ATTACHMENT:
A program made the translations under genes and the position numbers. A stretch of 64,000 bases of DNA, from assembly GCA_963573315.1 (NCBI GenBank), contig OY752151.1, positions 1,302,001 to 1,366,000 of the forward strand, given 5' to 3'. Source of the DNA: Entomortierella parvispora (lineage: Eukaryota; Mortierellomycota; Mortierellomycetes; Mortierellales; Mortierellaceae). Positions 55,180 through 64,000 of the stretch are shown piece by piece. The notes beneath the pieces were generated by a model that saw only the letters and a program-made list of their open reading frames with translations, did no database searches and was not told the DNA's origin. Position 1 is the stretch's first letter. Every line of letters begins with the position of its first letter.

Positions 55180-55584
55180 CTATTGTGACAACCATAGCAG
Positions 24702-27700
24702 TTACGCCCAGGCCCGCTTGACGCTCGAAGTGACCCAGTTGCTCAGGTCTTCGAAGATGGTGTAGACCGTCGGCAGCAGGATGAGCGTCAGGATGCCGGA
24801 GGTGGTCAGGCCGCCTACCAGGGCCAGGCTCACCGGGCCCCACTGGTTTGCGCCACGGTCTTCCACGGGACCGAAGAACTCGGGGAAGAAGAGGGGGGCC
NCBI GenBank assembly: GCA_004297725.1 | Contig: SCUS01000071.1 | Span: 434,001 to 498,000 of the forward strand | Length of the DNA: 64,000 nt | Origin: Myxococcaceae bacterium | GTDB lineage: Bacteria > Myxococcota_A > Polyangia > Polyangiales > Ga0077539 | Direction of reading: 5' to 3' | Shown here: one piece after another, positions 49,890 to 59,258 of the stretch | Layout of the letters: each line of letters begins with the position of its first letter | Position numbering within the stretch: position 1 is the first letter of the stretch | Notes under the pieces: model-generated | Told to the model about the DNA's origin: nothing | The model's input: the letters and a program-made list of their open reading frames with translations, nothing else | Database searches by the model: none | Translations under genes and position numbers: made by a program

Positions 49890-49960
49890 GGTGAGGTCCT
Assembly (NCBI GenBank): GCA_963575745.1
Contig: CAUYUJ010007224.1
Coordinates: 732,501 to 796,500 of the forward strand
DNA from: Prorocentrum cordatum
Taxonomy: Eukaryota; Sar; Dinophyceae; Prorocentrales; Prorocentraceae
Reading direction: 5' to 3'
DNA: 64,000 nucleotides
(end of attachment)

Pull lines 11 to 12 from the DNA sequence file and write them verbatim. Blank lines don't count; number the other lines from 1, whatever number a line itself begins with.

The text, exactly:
Contig: CAUYUJ010007224.1
Coordinates: 732,501 to 796,500 of the forward strand